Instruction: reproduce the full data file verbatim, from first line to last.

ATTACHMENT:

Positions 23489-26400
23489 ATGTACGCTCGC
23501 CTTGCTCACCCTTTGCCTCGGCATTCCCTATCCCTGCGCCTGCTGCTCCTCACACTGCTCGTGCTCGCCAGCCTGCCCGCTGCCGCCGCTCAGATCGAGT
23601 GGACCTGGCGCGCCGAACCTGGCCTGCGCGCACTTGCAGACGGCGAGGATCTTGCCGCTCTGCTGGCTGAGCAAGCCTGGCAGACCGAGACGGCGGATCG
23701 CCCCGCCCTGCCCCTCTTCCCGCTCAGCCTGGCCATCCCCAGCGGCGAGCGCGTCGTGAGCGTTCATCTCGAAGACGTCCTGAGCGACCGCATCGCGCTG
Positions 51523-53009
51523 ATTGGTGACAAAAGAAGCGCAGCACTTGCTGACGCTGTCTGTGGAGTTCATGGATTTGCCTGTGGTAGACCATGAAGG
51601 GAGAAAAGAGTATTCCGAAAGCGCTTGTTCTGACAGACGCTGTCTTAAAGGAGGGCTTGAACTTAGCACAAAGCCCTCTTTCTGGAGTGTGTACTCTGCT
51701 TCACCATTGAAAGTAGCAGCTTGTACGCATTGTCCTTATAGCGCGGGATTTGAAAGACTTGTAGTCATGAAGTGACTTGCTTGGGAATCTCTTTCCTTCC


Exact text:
Positions 23489-26400
23489 ATGTACGCTCGC
23501 CTTGCTCACCCTTTGCCTCGGCATTCCCTATCCCTGCGCCTGCTGCTCCTCACACTGCTCGTGCTCGCCAGCCTGCCCGCTGCCGCCGCTCAGATCGAGT
23601 GGACCTGGCGCGCCGAACCTGGCCTGCGCGCACTTGCAGACGGCGAGGATCTTGCCGCTCTGCTGGCTGAGCAAGCCTGGCAGACCGAGACGGCGGATCG
23701 CCCCGCCCTGCCCCTCTTCCCGCTCAGCCTGGCCATCCCCAGCGGCGAGCGCGTCGTGAGCGTTCATCTCGAAGACGTCCTGAGCGACCGCATCGCGCTG
Positions 51523-53009
51523 ATTGGTGACAAAAGAAGCGCAGCACTTGCTGACGCTGTCTGTGGAGTTCATGGATTTGCCTGTGGTAGACCATGAAGG
51601 GAGAAAAGAGTATTCCGAAAGCGCTTGTTCTGACAGACGCTGTCTTAAAGGAGGGCTTGAACTTAGCACAAAGCCCTCTTTCTGGAGTGTGTACTCTGCT
51701 TCACCATTGAAAGTAGCAGCTTGTACGCATTGTCCTTATAGCGCGGGATTTGAAAGACTTGTAGTCATGAAGTGACTTGCTTGGGAATCTCTTTCCTTCC